Business Features - Business As Usual ( Leaderboard Top ), pagematch: , sectionmatch: 1

L’Oreal strengthens Phl foothold

De Saint Victor

MANILA, Philippines — Sales of beauty and personal care products in the Philippines are rising rapidly, thanks in part to the growing affluence of young professionals who are always on the lookout for the latest beauty trends and must-have products.

Dynamic styles and the ever-changing needs of the younger and more fashionable segment of the population have prodded global cosmetics brands to set up shop or expand their presence in the Philippines and well-known international brand L’Oreal is no exception as it strengthens its foothold in the local market. 

Present in the Philippines for over two decades now, the local unit of L’Oreal is refocusing its goals as it adapts to a millennial market with an increasing purchasing power, and a country that has a brighter economic prospects.

L’Oreal Philippines country manager Thibault de Saint-Victor, who has been in the Philippines for just two years, considers the Philippine market as an interesting one, emphasizing its entry into the demographic sweet spot, a period during which youth accounts for an increasing larger proportion of the population.

“The Philippine market has changed drastically in the last 20 years. The Philippines is a lot into what we call expressive beauty. When you go on the streets, you feel that it’s a country where people want to express themselves,” De Saint Victor said in an interview with The STAR.

“About 20 years ago, it’s not that much and it was very basic. But we’ve seen that Filipinas are crazy about beauty. When a country starts, it never stops as women never abandons their beauty because it is a way to express themselves,” he added.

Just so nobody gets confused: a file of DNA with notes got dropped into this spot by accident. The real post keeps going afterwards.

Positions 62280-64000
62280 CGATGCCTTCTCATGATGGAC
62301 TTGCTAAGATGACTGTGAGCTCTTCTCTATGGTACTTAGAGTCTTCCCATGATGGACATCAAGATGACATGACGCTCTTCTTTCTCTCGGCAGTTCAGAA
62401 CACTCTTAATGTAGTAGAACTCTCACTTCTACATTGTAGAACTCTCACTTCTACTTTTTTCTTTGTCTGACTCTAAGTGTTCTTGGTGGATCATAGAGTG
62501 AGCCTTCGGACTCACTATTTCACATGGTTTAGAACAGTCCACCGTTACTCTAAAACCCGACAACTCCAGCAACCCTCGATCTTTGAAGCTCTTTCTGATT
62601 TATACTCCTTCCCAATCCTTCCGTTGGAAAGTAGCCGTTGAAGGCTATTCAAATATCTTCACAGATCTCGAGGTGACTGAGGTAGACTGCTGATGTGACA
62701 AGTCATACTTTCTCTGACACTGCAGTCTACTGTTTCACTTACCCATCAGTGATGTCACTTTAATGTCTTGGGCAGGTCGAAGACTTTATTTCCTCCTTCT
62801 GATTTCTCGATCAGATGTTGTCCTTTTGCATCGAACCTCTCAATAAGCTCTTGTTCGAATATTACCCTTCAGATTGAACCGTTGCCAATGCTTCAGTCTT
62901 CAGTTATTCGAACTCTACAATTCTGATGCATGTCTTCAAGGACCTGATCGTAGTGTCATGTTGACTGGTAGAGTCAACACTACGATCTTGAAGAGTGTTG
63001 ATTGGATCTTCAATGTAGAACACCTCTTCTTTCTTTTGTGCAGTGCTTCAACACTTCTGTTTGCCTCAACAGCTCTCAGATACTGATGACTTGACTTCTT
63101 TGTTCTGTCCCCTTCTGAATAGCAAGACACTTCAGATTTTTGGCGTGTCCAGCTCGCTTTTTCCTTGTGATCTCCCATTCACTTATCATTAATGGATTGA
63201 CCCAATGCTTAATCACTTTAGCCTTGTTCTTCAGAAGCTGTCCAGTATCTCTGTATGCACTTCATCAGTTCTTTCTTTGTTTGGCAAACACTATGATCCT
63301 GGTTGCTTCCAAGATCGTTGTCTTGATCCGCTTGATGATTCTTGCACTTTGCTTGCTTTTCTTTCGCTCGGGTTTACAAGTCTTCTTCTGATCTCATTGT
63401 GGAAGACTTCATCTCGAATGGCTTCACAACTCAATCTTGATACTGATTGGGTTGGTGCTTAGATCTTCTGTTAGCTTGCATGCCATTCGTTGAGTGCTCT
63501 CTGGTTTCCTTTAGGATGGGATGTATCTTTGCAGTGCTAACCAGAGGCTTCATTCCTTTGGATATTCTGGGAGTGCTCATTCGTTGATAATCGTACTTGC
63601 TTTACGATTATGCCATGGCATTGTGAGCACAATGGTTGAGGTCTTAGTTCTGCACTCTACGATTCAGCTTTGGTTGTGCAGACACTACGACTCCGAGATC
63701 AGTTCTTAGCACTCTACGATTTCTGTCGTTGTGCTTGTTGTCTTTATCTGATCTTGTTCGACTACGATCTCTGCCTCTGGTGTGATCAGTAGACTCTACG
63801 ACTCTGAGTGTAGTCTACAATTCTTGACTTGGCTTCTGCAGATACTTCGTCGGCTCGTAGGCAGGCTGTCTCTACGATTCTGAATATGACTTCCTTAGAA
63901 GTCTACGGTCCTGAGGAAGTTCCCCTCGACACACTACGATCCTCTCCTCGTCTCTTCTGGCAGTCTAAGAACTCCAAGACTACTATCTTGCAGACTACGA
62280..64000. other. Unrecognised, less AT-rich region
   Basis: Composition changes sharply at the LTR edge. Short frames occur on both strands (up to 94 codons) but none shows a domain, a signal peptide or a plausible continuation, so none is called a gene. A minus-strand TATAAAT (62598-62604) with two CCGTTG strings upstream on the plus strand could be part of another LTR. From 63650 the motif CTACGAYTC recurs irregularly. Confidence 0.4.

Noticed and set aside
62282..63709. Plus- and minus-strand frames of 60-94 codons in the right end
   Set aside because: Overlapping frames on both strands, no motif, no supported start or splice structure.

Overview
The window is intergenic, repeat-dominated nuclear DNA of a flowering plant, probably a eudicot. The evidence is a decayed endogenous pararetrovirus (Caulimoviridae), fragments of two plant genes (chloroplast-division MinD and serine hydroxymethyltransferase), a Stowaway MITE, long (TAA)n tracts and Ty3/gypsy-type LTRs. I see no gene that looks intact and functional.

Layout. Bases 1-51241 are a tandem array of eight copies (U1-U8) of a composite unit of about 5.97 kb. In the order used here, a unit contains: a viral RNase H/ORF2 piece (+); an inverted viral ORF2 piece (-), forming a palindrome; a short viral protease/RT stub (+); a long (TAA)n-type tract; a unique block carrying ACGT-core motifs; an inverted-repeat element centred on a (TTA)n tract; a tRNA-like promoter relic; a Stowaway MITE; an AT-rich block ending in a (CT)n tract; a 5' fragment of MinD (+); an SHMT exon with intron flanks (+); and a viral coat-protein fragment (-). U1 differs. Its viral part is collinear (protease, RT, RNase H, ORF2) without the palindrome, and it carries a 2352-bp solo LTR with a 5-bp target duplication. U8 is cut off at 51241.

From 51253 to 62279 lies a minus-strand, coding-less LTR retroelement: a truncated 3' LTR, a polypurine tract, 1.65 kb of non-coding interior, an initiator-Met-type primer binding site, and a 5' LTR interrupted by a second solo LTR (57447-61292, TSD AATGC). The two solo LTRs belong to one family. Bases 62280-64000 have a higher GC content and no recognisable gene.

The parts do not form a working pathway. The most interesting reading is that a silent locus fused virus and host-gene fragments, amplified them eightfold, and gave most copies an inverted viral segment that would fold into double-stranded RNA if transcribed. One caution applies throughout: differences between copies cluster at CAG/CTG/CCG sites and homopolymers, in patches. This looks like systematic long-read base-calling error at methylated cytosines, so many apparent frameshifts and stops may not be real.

Business ( Article MRec ), pagematch: 1, sectionmatch: 1

While De Saint Victor can be considered as a L’Oreal baby, having worked for the company after his college graduation in 2005, he worked in sales and marketing for what can be considered as more conservative countries like Iran, Ukraine and Algeria before he was assigned to the Philippines.

“The Philippines is a very positive nation, everybody is young and motivated. The people are the real resource here. I was not really that prepared (when I got here) but so far, things are doing pretty good. This country has a bright future,” he said.

A leading name in the beauty industry worldwide, L’Oreal is into cosmetics, skin care, hair care and professional products. Among its product lines are Maybelline, NYX Professional Makeup, Garnier, and its more high-end brand of Lancôme, Yves Saint Laurent and Giorgio Armani, among others.

But just like in every market, a certain line of product will get a big chunk of attention from consumers and right now L’Oreal Philippines continues to adjust its priorities to tap more users.

“Before, we were investing in a lot of categories that probably diluted our investment a bit. We decided to refocus which means that less investment in haircare for instance, and focus on makeup and skincare,” De Saint Victor said.

And the move has so far reaped positive results for the company, making L’Oreal Philippines one of the most successful entities of the brand worldwide, overtaking three out of the six major players in Southeast Asia.

“Being very focused on where we can actually win and to really lead the market is what’s working for L’Oreal. We focus a lot on makeups, it has a sizable market and it is a market that is really growing fast,” De Saint Victor said.

While expressive beauty is very subjective in nature, De Saint Victor maintains that L’Oreal is a brand that provides beauty for all and a brand that boosts the self-confidence of its consumers amid a seemingly critical public and distinct social pressures.